As consumers and as a society, we face a big quandary: we need to use and consume things to survive and build the lifestyles we enjoy, but we also realize we can’t do so at the expense of our long-term future and that of our environment and ecosystem.

Nowhere is this problem more evident than with forest products. They provide vital building materials, paper, tissues, and many other consumer products we use every day.  How can we benefit from these products while ensuring we don’t destroy our forests for the future?

That’s the role of the Forest Stewardship Council (FSC), the world’s leading forest certification organization, active in 84 countries and with Canada playing a leading role. FSC Canada is working to ensure more and more of Canada’s forests are managed so they will meet the needs of all Canadians — forever.

“We set the key standards for responsible forest management to ensure they are sustainable, protect the environment and the rights and wishes of Aboriginal peoples, while also being able to meet economic needs,” says Francois Dufresne, the President of FSC Canada. “Fibre from certified forests is tracked all the way to the store, allowing consumers to have high confidence in FSC-certified wood, paper, and other forest products that have the FSC label.”

FSC is committed to developing and maintaining high standards for responsible forestry in Canada, and its new National Forest Management Standard is set to further support healthy forests. This includes ensuring Aboriginal rights in forest management planning, protection of endangered species, and recognition of progressive labour practices, while confirming that forests are essential to sustain rural and northern livelihoods. One species at risk is the boreal woodland caribou, which relies on an undisturbed forest for survival. The state of the caribou population is a sign of the health of the boreal forest.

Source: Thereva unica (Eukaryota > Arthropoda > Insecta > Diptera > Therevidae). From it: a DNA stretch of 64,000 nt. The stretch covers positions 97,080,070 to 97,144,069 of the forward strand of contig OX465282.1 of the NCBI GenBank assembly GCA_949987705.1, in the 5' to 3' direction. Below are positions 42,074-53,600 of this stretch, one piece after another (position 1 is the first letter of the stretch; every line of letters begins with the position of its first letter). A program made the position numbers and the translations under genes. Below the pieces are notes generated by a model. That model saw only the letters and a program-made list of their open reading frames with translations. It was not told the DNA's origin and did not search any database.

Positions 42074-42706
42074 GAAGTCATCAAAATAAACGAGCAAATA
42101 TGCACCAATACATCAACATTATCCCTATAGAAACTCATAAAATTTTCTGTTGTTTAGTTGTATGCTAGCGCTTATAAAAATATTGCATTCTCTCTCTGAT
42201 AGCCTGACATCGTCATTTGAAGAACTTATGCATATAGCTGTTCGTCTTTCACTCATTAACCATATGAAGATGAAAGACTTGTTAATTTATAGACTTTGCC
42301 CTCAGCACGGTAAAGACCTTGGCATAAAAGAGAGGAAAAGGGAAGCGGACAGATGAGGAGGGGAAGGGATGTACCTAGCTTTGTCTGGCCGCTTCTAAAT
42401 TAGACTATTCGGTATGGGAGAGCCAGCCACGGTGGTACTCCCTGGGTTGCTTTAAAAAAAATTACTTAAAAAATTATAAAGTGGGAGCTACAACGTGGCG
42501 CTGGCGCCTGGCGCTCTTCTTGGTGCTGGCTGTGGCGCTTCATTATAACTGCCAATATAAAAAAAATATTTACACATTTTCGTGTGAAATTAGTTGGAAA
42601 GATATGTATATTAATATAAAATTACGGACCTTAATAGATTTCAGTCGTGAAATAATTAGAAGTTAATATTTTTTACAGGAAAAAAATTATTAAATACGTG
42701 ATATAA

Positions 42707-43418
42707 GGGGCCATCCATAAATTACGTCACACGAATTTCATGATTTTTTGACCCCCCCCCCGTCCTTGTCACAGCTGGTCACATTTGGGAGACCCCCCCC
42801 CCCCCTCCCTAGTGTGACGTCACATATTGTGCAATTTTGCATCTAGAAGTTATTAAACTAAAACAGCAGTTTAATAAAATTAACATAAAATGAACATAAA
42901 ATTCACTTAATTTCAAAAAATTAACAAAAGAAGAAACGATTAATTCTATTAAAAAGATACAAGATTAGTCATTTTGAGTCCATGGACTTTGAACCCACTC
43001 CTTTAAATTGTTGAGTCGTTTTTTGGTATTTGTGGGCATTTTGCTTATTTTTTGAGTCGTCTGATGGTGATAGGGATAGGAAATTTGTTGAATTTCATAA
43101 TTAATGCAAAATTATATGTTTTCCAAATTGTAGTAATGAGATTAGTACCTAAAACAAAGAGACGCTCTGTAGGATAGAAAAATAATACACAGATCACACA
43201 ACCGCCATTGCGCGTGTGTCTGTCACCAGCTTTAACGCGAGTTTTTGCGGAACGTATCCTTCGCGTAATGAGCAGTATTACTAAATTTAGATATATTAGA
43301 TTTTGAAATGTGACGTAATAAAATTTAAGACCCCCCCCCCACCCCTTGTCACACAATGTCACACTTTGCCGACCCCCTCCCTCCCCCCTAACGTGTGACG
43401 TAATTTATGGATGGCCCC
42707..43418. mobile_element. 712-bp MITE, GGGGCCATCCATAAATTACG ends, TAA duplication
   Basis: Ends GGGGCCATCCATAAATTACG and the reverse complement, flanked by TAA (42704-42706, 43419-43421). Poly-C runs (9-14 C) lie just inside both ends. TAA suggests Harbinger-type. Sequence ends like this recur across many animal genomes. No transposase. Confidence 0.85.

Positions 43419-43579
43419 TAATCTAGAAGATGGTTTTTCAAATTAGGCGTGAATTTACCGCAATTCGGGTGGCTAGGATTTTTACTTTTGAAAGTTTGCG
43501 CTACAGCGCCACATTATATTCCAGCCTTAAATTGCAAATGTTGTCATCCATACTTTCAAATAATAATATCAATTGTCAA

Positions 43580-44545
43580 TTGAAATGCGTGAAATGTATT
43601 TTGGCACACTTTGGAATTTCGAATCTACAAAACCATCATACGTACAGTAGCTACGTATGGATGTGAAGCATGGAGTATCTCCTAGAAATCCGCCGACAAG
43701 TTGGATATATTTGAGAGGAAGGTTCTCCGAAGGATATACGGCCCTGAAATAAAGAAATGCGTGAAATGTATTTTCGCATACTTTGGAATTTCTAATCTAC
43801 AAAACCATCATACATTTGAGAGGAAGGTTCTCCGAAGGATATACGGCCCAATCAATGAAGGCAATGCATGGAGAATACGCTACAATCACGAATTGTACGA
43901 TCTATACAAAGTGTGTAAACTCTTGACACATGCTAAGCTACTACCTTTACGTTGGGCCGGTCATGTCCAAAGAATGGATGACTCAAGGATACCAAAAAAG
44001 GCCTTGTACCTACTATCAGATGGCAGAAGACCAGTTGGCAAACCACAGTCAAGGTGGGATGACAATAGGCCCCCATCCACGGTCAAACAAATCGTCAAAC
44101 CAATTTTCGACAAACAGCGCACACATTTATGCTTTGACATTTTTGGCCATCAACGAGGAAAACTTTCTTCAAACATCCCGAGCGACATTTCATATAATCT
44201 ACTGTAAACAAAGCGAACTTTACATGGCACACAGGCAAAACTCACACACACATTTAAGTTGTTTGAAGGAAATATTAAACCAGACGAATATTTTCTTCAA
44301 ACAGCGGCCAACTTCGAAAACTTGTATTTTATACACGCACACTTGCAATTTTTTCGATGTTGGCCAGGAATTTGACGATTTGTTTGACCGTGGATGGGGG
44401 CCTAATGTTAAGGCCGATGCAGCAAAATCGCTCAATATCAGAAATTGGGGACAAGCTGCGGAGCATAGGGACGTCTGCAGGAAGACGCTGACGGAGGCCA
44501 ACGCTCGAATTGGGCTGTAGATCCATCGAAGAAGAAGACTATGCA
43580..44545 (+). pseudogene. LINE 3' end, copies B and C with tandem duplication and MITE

Aboriginal role in forestry management

FSC is committed to incorporating the free, prior, and informed consent of Canada’s Aboriginal peoples into certification requirements, with the goal of increasing meaningful and tangible benefits, to Aboriginal peoples and the forest sector.

“We believe it is the right of Aboriginal peoples to make free and informed choices about the development of their lands and resources,” says Dufresne.  “This will protect their right to negotiate and make decisions regarding development activities.”

He adds that these decisions must be free from coercion or intimidation before the start of development activities.  Any decisions are based on the information available regarding the scope and impact of the proposed development.

The benefits of certification

Certification raises industry standards in forest management, while setting a benchmark for companies. FSC certification is the only such framework supported by key environmental organizations such as Greenpeace and the World Wildlife Fund.

With public and private organizations worldwide enacting stringent requirements for wood products to be sourced using environmentally responsible practices, FSC certification gives companies access to many otherwise inaccessible markets, along with enchancing their corporate reputation.

Consumers also play a vital role. By looking for and supporting FSC-certified businesses and products, the public can help protect forest ecosystems around the world for future generations.